Magically Regenerating Clothing
So you've been injured in some way, and you need immediate healing. Luckily, you have a friend with Healing Hands. He does what he does best, and nurses you back to perfect health in seconds. You look down to admire your friend's handiwork and think, "Wow! He's good! My bloodstains are gone, and the puncture mark in my leather jacket is gone too! How does he do it?" That's the question this trope raises. How do healers launder and repair your clothes, as well as heal your wounds, so quickly? This is commonly seen in fantasy and sci-fi works, and is seldom explained. When it is, it's usually Handwaved by the explanation that the healer is just that good. Sometimes Healing Hands don't even have to be involved; characters with a Healing Factor will often display this talent. When this happens in something drawn, like a Manga or Comic Strip for example, it is so the artist doesn't need to keep drawing the bloodstains and tears in clothing. To avert this, the artist would need to remember where each bloodstain and clothing tear was placed on said character, and then draw it in every subsequent frame involving that clothing. So, unless they are Lampshaded, examples from animation will not be added. Related to: Magic Pants, Beauty Is Never Tarnished.
Examples:Anime And Manga
- Justified on Bleach. A Soul Reaper's clothing is simply another manifestation of his spirit, like his body. When healed, the clothing heals as well.
- Orihime's power seems like this at first, but is later revealed to reverse events, able to undo anything, even death.
- In ZatchBell, Zatch's mantle is alays seen good as new the next day no matter what the damage. After the Faudo arc, it's revealed that the mantle is a gift to Zatch and his twin brother Zeno from their father, King Bell. Made out of a powerfully enchanted cloth, it can stretch and contort to the shape the wearer wishes. It is very durable and can be used to protect themselves and their allies from a good deal of attacks. Furthermore, the amulet on Zatch and Zeno's outfit fixes whatever damage the mantle recieves. Zatch learns to use it quite well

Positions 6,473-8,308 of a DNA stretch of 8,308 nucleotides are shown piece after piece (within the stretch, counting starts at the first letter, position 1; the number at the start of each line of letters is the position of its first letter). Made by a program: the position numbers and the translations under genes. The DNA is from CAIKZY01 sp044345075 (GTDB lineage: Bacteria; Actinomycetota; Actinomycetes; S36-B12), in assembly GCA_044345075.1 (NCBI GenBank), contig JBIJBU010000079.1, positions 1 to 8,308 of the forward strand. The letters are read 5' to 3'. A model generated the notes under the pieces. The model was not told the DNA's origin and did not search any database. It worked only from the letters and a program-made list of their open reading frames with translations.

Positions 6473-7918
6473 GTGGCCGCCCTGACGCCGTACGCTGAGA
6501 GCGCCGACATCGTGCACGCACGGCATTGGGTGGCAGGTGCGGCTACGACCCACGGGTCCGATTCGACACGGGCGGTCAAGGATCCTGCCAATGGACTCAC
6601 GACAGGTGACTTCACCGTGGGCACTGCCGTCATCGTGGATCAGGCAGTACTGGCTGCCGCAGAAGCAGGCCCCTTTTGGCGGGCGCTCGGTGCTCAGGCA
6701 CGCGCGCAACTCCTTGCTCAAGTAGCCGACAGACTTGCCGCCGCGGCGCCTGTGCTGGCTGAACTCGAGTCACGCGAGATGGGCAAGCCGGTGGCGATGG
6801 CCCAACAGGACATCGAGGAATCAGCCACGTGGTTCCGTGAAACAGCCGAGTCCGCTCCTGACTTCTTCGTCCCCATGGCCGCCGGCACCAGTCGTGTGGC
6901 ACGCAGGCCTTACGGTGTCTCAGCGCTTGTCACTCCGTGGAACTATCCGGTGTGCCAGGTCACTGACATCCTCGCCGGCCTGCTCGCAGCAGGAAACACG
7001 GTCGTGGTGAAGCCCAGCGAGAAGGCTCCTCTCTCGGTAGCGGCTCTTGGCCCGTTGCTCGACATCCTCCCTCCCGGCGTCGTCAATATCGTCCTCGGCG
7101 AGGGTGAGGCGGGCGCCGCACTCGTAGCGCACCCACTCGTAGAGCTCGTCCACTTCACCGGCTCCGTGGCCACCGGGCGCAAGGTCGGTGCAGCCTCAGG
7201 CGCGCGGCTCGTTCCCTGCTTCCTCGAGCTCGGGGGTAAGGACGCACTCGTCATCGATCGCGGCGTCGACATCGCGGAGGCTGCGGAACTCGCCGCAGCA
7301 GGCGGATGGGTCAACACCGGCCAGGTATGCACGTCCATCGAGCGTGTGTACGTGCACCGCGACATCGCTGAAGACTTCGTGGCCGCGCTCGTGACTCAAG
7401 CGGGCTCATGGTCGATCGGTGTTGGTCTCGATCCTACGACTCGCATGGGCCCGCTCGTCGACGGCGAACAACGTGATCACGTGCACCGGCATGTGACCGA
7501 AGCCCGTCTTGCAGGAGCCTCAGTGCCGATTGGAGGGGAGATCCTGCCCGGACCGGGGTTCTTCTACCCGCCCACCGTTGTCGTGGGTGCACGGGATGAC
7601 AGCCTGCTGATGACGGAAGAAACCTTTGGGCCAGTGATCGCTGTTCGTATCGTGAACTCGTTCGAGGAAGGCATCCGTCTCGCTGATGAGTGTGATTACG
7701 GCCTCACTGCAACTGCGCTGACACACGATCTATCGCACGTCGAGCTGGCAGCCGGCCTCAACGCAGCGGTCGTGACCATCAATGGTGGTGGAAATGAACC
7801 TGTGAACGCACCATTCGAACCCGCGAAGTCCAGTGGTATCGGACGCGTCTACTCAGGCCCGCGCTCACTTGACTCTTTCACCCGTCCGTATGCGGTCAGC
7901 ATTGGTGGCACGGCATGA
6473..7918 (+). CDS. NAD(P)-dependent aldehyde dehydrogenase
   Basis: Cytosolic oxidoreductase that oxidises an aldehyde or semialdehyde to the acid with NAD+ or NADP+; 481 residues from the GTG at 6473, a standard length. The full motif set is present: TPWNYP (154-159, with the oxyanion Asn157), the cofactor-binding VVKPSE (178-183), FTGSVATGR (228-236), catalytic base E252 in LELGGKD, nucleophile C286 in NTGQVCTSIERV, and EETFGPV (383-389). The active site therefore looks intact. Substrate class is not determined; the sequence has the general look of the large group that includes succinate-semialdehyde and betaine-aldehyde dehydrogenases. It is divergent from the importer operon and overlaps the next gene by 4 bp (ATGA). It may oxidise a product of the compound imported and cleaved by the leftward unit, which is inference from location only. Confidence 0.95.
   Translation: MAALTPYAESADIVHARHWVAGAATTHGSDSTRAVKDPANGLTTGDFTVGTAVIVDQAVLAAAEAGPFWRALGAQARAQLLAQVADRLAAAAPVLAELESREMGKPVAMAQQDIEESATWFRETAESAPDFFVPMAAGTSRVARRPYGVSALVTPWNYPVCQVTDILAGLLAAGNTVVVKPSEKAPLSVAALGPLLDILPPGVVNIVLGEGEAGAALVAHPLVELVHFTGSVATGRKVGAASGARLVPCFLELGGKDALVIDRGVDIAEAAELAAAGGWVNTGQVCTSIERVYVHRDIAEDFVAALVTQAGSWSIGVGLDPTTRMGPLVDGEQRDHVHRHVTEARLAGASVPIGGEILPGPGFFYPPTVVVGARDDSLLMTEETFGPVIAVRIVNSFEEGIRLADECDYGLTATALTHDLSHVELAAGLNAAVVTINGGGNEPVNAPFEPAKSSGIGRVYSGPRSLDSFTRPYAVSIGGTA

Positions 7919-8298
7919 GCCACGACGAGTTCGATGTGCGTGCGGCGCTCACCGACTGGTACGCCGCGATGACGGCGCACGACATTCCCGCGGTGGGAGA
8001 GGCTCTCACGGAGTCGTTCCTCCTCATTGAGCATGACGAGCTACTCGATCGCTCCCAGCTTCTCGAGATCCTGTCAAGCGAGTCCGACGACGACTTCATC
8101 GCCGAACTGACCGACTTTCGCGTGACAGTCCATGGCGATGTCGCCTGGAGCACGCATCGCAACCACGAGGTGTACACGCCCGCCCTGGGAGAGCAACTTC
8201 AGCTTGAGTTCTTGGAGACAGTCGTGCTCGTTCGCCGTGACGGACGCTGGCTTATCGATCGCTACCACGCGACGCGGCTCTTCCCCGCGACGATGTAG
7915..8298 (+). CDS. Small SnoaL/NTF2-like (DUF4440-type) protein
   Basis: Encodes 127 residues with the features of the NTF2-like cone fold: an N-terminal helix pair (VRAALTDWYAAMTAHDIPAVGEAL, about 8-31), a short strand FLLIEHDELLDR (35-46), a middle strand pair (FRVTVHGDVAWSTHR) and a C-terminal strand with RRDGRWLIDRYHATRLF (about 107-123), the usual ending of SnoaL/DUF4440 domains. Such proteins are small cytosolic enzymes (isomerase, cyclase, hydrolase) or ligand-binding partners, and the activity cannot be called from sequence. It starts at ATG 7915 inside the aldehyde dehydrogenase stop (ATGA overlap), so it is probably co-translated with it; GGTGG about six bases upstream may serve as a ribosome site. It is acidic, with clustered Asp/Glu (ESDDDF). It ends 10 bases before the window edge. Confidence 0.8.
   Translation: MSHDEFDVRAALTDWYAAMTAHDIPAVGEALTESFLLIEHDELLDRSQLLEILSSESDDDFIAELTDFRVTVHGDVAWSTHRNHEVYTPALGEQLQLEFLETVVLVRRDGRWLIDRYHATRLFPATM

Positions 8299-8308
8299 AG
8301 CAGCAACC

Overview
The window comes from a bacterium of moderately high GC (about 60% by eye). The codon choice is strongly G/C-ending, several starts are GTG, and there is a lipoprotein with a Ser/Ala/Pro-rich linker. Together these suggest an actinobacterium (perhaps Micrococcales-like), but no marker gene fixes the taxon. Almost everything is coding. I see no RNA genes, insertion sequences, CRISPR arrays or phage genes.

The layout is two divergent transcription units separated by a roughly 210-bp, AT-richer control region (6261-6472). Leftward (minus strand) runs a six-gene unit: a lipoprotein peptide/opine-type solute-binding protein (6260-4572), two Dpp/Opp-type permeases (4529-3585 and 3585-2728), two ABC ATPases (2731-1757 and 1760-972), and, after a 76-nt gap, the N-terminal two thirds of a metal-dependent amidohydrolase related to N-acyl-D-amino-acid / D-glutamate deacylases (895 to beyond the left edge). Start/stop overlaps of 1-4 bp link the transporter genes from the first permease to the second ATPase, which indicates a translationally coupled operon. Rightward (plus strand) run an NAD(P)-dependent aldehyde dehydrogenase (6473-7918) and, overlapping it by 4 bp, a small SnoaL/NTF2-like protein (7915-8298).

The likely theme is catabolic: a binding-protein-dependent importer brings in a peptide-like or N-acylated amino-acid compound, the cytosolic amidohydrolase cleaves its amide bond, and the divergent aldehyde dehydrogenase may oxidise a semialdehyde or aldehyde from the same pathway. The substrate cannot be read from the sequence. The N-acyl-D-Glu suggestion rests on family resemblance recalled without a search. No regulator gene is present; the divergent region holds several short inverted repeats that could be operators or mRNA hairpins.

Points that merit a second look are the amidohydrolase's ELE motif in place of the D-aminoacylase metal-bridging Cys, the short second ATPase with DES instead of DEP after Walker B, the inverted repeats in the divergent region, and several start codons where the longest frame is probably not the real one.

- Fist of the North Star: Ken's shirt is ripped to shreds in every Transformation Sequence by his muscles growing bigger, and is back for the next scene.
- In the comic book/computer program book Timelost, Jacque, a traveler from the future, wears clothing that automatically repairs itself no matter how damaged it gets.
- In the Marvel universe, some of the more established heroes have costumes made from "unstable molecules", which presumably allows them to repair themselves.
- Whenever Leo would heal someone in Charmed, usually their clothes would "heal" as well.
- Of course, Leo was also capable of "healing" pipes and broken neon signs, so perhaps this isn't surprising.
- In this deleted scene from Thor, Selvig is wounded by a shard of glass, and then healed by Thor's "healing stone". The stone not only clears up the wound but patches Selvig's cardigan as well
- In most editions of Dungeons & Dragons this trope is Zig-Zagged both in the rules and at the DM's discretion. For the most part clothing damage is hand-waved, and magical items are stated to be capable of minor self-repair. Should a character be, say, caught in a fireball, however, a GM can roll a check on damage to items they are carrying as well. This includes such things as clothing, and severe damage to clothing is explicitly stated to require repairs separate from the wearer. In a further zag, however, most casters are able to learn simple and low-cost spells for repairing mundane items, making actively invoking the trope entirely possible for most healers.
- Team Fortress 2's "Meet the Medic" video: When the Medic turns the medigun up to full power, it not only heals the Heavy's injuries, but repairs the damage to his jacket.
- Concerned lampshades this in issue 49.
- Lampshaded as part of a joke in The Order of the Stick, "The Benefit of a High Bluff Score ":
Elan: But how did it fix my cloak...?
- Mnemoweave in Phaeton will return to it's old shape shortly after being damaged.